The Weekend Post - Real Estate
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Documentation in an Entry Condition Report protects the owner and renter
ENTRY Condition Reports – they’re not much fun to read, let alone write. But you know what’s even less fun? Having something go wrong in your investment property and not having a comprehensive record on hand to make sure you’ve covered.
The entry condition report is your bible when it comes to making sure your investment property is handed back in the same condition it was in at the time it was let out.
A detailed document backed by literally hundreds of photos, this is what sets the standard for your property and should cover everything from the marks on the walls (if any), the chips in the tiles (that saucepan you dropped last Christmas) and even how high the grass was – room by room, wall by wall, and appliance by appliance.
Once prepared in the first instance, your property manager will refer back to this document throughout the tenancy, both at routine inspections (which should occur every three to four months) as well as at the allimportant exit inspection when a tenant moves on.
If something does go wrong, and in the event that a tenant doesn’t rectify the issue, a good entry report can help substantiate any claim made, whether for the bond or under your insurance policy (which you should definitely have).
A detailed report can be good for the tenant, too – I can recall being at the end of a tenancy of my own in my early 20s, panicking over a mark on the wall and then breathing a sigh of relief to find that it was in fact on the entry report and not an issue for me to fix.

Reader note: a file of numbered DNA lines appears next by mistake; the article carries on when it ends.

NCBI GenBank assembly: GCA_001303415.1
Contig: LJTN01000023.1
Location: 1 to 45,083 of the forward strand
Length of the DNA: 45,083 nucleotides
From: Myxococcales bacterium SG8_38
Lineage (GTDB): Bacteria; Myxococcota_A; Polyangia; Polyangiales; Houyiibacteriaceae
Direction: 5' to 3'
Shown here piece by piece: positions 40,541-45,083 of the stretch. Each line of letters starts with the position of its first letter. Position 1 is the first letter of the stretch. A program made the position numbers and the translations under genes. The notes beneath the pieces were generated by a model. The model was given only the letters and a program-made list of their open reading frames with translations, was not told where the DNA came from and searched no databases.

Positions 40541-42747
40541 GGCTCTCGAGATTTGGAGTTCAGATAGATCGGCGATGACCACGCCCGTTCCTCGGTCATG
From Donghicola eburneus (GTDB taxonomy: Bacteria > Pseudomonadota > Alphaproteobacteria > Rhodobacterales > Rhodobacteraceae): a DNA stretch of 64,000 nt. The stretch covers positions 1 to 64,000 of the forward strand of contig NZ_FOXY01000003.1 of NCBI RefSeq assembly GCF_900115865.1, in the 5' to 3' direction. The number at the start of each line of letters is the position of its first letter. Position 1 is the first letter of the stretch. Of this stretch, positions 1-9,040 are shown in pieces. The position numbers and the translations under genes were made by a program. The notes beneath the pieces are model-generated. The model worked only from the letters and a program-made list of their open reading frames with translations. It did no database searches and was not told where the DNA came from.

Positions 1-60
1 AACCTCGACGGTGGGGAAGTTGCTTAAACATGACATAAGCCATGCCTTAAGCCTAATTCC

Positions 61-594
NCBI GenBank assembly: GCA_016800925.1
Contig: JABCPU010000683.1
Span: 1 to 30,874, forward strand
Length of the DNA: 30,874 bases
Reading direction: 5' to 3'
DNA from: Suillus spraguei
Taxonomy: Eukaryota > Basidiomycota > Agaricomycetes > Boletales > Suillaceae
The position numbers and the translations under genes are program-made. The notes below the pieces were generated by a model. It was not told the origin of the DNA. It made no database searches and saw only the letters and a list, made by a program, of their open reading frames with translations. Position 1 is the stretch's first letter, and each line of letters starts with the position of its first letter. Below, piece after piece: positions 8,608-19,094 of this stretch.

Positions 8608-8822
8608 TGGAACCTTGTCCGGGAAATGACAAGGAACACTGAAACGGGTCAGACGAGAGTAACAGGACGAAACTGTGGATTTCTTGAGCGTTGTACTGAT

It should go without saying that in order to get your property back in good condition, you do need to have provided it in good condition, and here is where that effort pays off.
A clean and well-presented property is more likely to be cared for and maintained by your tenant than one where you struggle to find a wall that isn’t marked rather than one that is.
It’s like the car that starts to collect one too many bumps and scrapes – you’re a lot less careful than when it’s brand new, shiny and the first scratch brings a tear to your eye.
You can also find that the calibre of tenant drops with the cleanliness and condition of the property, and while a tight rental market might be forgiving now, it is not a great path to take for the future.